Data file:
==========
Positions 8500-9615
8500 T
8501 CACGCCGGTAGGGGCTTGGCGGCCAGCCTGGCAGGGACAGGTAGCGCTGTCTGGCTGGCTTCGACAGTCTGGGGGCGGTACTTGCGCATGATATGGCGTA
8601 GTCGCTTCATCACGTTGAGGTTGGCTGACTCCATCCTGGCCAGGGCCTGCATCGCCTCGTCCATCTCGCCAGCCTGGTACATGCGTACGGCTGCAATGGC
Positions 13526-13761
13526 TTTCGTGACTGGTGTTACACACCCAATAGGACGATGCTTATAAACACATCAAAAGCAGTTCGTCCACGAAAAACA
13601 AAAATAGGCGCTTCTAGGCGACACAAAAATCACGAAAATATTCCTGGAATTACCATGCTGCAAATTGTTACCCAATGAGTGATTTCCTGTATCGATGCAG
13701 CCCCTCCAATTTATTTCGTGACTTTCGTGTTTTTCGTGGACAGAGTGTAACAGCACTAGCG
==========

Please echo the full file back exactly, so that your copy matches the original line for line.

Positions 8500-9615
8500 T
8501 CACGCCGGTAGGGGCTTGGCGGCCAGCCTGGCAGGGACAGGTAGCGCTGTCTGGCTGGCTTCGACAGTCTGGGGGCGGTACTTGCGCATGATATGGCGTA
8601 GTCGCTTCATCACGTTGAGGTTGGCTGACTCCATCCTGGCCAGGGCCTGCATCGCCTCGTCCATCTCGCCAGCCTGGTACATGCGTACGGCTGCAATGGC
Positions 13526-13761
13526 TTTCGTGACTGGTGTTACACACCCAATAGGACGATGCTTATAAACACATCAAAAGCAGTTCGTCCACGAAAAACA
13601 AAAATAGGCGCTTCTAGGCGACACAAAAATCACGAAAATATTCCTGGAATTACCATGCTGCAAATTGTTACCCAATGAGTGATTTCCTGTATCGATGCAG
13701 CCCCTCCAATTTATTTCGTGACTTTCGTGTTTTTCGTGGACAGAGTGTAACAGCACTAGCG